As I struggled through studying for a recent exam, I realized another impact technology potentially has on cognitive science: memory.
I used to thrive when faced with multiple choice tests. While we can debate about the effectiveness of this type of assessment on learning outcomes, for me at least I’ve always had a good memory and I looked forward to courses with these easy grade boosters. I was one of those lucky students, I’d take notes, but I never needed to use them. It always seemed that the act of just writing things down, wrote these in my brain somehow. How things have changed! For this particular course in question, I chose to go full digital, even choosing to purchase a digital text book which I could use on my smartphone and tablet. While I used the notes function built in the app and even took extra time to study, I found this experience to be a challenge were my old study habits would fail.
Many of you can probably relate to this phenomenon. Just a few years ago, you could probably easily recall many of your friend’s phone numbers by heart, but now you probably find this a challenge or would be completely lost without your smart phone.
This is a widely debated topic:
This article discusses some interesting points on memory in the digital age. Research indicates that the experience I’ve recently had is linked to the fact that much of our information is stored in computers so we have less of a need to remember. While that can be seen as a negative side, as this author points out, through social media and other forms, we’re storing a lot more ‘memories’ than we ever did with our brain. This can allow us to recall experiences we would normally never remember.
This debate has been infused in educational circles.
The above article discusses recent debates surrounding allowed tools in exams. I remember when I was in high school, the use of calculators was a highly debated topic. The same is now happening regarding use of search engines. The argument against the use of these tools is that it prevents students from using memory. Proponents argue that we need to adapt to the digital world and encourage critical use of these tools.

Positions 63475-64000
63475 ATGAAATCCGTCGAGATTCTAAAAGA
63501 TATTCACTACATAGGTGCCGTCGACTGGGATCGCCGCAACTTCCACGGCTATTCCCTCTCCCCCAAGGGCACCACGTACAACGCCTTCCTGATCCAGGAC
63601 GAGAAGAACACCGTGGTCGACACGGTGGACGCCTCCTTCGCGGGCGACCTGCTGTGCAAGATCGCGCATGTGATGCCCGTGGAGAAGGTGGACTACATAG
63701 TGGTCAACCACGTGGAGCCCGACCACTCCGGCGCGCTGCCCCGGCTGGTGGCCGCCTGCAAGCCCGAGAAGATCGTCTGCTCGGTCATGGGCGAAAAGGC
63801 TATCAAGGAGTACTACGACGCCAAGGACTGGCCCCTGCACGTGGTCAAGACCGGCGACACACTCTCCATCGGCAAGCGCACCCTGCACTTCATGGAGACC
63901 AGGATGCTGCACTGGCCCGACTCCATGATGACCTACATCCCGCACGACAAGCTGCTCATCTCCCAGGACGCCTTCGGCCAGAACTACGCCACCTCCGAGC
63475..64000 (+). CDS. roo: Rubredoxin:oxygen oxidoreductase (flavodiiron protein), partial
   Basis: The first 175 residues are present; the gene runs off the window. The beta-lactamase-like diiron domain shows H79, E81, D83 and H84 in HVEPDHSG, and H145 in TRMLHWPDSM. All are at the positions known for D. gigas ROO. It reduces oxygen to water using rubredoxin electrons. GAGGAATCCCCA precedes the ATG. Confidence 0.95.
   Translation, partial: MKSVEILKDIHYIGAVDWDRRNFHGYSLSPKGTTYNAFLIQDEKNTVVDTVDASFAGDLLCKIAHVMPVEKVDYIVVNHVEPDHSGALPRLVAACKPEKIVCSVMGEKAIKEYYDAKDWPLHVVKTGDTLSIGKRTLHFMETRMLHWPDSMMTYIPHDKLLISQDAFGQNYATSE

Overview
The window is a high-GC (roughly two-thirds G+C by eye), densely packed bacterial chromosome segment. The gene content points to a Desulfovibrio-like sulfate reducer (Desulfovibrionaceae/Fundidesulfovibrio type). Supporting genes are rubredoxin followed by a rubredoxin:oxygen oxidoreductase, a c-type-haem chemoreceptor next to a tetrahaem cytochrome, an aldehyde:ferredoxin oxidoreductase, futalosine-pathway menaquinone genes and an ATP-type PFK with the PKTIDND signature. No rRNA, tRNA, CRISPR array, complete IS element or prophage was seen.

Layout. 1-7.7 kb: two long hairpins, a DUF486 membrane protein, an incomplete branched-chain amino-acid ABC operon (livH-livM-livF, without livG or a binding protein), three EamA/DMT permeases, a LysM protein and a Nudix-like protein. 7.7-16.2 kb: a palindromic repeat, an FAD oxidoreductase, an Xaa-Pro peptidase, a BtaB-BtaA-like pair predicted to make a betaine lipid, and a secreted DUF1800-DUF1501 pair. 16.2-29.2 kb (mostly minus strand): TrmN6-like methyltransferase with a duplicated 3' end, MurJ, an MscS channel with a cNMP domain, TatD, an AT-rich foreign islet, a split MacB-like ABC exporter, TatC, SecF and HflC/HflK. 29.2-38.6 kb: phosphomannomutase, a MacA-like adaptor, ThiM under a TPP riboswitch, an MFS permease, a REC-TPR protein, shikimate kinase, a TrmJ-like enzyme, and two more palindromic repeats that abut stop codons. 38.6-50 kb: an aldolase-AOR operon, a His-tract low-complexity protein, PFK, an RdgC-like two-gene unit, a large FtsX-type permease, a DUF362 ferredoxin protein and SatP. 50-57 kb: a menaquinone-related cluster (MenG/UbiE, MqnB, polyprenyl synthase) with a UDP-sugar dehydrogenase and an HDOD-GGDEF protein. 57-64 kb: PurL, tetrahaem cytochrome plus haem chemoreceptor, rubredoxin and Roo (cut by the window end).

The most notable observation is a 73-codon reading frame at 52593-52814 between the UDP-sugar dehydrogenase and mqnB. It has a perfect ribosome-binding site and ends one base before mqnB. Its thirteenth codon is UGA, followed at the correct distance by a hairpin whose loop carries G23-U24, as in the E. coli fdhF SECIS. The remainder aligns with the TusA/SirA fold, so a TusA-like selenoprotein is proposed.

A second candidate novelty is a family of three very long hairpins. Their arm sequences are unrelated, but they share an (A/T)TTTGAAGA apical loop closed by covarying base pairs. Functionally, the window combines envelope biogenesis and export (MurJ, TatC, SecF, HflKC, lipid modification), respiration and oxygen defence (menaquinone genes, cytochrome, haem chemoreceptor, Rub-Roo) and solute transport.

These tools will not disappear any time soon, so learning and assessment of learning needs to adapt to incorporate these tools. If the goal of learning is to be able to adapt skills and knowledge to various situations, the best use of our time is to incorporate these tools in learning. Critical thinking and evaluating information sources are far more important skills in the digital age than memorizing facts.
We still have a long way to go in developing online educational tools that have similar benefits to the traditional face to face classroom. This is no reason to block the tools. It is an amazing thing that these tools are forcing a high order evaluation and critical thinking than traditional route learning. I’m much happier spending my brain power and space on developing critical thinking than memorization.
So while the digital textbook and noting taking has been a challenge, I plan on continuing down this path. My studying habits will need to adapt. And maybe one day soon technology will adapt to reproduce that noting taking to memory experience I once enjoyed.